South32 Swoops On Eagle Downs Coal Project
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Still in coal and South32 is confident its $US133 million ($A176 million) pick up of a 50% stake in Queensland’s Eagle Downs coking coal project will not be dogged by the costly port and electricity contracts that have already cost the existing owners tens of millions and look set to continue plaguing the project.
The deal would involve South32 partnering with the existing 50% owner of Eagle Downs (an underground mine), Chinese steel giant Baowu (Baosteel).
But before that happens, Baowu has to buy the 50% stake in the mine held by Brazilian miner Vale and then onsell it to South32.
If the deal is done, it will provide South 32 with a metallurgical (coking) coal source well away from its problematic NSW south coast operations which are currently recovering from a closure of the Appin Colliery because of methane gas problems.
Output there is slowing ramping up after an interrupted 12 months or so of production cuts.
Construction work on Eagle Downs was shelved in 2015 on coal market uncertainty after Vale and its then joint venture partner Aquila Resources had spent $120 million on its development.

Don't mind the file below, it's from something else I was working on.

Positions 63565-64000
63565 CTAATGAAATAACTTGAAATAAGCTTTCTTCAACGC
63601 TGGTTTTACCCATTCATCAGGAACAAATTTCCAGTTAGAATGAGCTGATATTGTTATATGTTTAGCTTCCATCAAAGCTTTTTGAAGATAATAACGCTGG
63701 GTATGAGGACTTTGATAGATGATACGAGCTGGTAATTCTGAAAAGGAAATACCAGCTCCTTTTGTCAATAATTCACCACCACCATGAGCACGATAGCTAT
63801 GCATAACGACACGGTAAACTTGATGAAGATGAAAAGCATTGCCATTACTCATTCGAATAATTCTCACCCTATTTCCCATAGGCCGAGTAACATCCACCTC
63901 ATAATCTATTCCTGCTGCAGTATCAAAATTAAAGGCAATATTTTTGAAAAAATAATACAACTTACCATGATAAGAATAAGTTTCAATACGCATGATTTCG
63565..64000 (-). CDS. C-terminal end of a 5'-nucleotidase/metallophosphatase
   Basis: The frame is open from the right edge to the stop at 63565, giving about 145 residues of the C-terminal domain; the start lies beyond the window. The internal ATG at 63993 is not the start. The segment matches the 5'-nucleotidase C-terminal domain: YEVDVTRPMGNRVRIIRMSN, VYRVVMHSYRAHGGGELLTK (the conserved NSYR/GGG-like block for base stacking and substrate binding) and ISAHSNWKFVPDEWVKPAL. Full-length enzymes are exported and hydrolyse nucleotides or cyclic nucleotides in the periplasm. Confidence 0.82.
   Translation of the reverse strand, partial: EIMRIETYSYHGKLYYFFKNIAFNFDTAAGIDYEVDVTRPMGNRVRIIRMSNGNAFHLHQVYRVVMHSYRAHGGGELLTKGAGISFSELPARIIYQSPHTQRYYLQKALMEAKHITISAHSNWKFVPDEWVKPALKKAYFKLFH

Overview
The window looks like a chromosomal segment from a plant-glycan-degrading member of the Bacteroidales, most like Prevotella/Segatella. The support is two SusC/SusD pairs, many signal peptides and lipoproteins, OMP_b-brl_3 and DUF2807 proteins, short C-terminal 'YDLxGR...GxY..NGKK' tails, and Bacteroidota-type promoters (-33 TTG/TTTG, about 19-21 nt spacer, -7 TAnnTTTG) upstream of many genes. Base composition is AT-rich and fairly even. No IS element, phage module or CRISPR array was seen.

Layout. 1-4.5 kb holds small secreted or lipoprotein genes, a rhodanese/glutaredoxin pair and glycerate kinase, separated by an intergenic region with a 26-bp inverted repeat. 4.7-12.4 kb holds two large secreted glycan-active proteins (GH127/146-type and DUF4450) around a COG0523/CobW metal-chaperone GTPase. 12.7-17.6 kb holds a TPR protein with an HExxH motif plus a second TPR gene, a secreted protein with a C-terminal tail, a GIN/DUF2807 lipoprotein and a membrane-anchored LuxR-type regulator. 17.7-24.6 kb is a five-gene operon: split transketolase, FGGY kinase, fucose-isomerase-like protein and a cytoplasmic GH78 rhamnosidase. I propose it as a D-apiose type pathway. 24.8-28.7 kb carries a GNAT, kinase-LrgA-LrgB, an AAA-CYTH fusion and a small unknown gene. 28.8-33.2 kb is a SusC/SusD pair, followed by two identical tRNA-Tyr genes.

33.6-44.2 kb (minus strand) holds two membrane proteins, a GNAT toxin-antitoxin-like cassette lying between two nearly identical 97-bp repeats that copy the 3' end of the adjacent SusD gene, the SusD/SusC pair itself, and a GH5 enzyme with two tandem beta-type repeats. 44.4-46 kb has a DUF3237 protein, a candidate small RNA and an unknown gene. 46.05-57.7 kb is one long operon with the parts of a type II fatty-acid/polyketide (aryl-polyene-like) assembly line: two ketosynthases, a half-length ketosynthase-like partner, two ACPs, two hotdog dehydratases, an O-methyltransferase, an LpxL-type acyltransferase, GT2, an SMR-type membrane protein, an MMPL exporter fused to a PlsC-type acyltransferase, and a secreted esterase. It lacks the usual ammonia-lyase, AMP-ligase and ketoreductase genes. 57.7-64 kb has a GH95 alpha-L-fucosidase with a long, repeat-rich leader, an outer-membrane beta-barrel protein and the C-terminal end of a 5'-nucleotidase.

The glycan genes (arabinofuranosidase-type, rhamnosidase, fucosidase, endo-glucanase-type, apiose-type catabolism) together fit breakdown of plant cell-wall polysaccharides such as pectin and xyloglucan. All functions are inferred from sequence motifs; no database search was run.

The half interest fell into the hands of Boasteel when the Chinese steel giant joined Queensland rail operator, Aurizon for a $1.4 million takeover of Aquila in 2014. Aurizon had a silly idea for a coal and iron ore export operation based in Queensland and WA respectively (The iron re was low grade, but the coking coal was high quality).
South32 chief executive Graham Kerr said Eagle Downs was an attractive development option for the company, noting the previous investment would support its accelerated construction.
As part of the deal, South32 would take over operatorship of the project and pay BaoWu a coal priced-linked production royalty capped at $US80 million.
Eagle Downs hosts a 1.1 billion tonne coal resource and had been expected to produce at a rate of 4.5 million tonnes per annum over 10 years, using a single longwall mining method.
South32 said it would begin a final feasibility study on Eagle Downs once it secured operatorship, with final plans set to include a processing plant, dedicated rail spur and train loadout facility.
South32 shares fell 1% to $3.65.
Glenn Dyer has been a finance journalist and TV producer for more than 40 years. He has worked at Maxwell Newton Publications, Queensland Newspapers, AAP, The Australian Financial Review, The Nine Network and Crikey.
At the AFR he was a finance writer, Finance Editor, News Editor and Chief of Staff. At the Nine Network he was supervising producer of Business Sunday for more than 16 years. He has also written for other online and analogue print publications here and overseas.